Enjoying a Gluten-free or Grain-free Holiday Season

 

Enjoying the holiday season on a gluten or grain-free diet (resources and recipes!)

The first holiday season we were gluten-free was a big adjustment. So many family recipes and treats were off limits. But you know what? We’ve found that the holiday season can be a joy and a blessing with glorious food!

This week Megan from EatBeautiful.net and I shared about how we love the holidays, and holiday food – even though we eat differently. More then that, we found our holiday meals to be beautiful with real food!

Megan and her family have been on the GAPS diet, which is a healing, grain-free, starch-free diet. Half of my family is gluten-free, dairy-free, egg-free.

Maybe you can relate. We hope that this conversation is encouraging to you! We discuss not only recipes, but also some of the surrounding issues, like how to handle children on restricted diets during holiday get togethers, making desserts sweet enough to share with the general public, and more!

To get all of the links to recipes and resources: visit my holiday recipe page here.

3 Tips for Sharing Food with Others (Even When Life is Crazy)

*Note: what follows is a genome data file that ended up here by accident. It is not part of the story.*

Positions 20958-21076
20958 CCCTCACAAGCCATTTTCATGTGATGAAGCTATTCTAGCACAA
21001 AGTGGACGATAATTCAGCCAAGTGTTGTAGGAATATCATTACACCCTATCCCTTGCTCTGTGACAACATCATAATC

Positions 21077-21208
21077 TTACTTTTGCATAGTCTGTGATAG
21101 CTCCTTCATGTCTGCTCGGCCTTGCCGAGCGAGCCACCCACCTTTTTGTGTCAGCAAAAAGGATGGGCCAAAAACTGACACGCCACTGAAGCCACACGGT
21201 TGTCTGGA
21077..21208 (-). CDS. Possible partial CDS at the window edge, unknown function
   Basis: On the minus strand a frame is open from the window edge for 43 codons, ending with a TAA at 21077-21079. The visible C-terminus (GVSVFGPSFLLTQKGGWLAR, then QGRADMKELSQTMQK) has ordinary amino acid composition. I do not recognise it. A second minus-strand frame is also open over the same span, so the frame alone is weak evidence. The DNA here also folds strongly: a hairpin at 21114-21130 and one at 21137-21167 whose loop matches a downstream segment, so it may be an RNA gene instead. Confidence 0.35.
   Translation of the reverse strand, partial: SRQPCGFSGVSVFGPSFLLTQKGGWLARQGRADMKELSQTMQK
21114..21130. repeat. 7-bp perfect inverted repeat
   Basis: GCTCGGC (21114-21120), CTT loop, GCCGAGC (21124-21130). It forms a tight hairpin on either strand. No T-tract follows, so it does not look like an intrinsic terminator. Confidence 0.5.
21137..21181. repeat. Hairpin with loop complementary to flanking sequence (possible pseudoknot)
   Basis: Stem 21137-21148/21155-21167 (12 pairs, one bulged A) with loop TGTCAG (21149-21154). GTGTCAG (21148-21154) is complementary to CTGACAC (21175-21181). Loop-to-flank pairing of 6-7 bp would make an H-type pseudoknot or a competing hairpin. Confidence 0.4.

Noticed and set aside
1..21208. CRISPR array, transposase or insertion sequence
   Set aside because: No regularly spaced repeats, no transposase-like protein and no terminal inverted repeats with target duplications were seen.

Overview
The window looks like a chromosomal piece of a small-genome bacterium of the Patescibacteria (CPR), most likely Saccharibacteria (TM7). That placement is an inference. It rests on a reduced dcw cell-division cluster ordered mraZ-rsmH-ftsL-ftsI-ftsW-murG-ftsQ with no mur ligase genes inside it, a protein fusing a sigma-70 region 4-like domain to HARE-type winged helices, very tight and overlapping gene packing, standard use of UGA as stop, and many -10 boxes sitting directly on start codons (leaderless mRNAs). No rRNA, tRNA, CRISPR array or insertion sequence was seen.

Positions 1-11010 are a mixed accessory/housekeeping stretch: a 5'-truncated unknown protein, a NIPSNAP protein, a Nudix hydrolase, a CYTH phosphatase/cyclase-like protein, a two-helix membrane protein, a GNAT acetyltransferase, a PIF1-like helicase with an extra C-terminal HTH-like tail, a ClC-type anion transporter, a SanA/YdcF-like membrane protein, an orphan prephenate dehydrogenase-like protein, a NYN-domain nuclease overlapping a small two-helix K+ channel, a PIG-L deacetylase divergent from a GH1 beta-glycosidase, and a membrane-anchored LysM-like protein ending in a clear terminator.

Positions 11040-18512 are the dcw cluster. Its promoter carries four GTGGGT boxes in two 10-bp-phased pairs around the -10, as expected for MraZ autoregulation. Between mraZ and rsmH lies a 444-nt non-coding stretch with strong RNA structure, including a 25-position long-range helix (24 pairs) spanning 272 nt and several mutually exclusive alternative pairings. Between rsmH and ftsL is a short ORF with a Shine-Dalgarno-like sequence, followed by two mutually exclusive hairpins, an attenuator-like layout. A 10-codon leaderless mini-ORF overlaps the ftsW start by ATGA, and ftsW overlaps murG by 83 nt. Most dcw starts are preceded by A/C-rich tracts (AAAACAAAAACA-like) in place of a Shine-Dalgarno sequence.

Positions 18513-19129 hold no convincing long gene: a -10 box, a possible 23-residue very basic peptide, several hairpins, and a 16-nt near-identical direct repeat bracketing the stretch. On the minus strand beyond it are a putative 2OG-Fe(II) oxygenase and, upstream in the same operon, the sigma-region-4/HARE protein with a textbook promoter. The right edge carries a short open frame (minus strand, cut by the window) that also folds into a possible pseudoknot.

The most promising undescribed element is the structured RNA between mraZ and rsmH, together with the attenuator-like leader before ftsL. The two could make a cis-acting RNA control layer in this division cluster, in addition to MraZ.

It's so important to offer hospitality and to bring food to those going through hard times. But how do you do that when your life is crazy? I'm with you there. I share 3 tips here on how to get it done. -- The Nourishing Gourmet

We’ve had some very peaceful time periods. But if I’m honest, more often than not life has seemed very busy, hectic, and at times, stressful too. During the midst of stressful times, it can be hard to rip your eyes off of your own situation and share and serve others. I know it is for me.

But I want to share food with others (and serve them in other ways too). Why? Because people have done that for me. For example: When I was 16, I was in charge of my younger siblings while my mother recovered from a serious surgery and my dad helped take care of her and worked regular long hours. Our community rallied around us by bringing us dinners for weeks on end. To this day, I remember the support and help that brought us during a stressful time and am thankful for it. Years later I was pregnant with my second child and went through premature labor. I was hospitalized for two weeks until I stabilized. Friends brought me dinner every night so that I wouldn’t have to live off of hospital food. Once again, I still remember and am thankful for that tangible support.

That’s why for my very first Periscope, I shared on the topic of Sharing Food with Others During Busy Times. It’s a topic dear to my heart not because I am a rockstar in this area (I’m not), but because I have been greatly blessed when others have done that for me.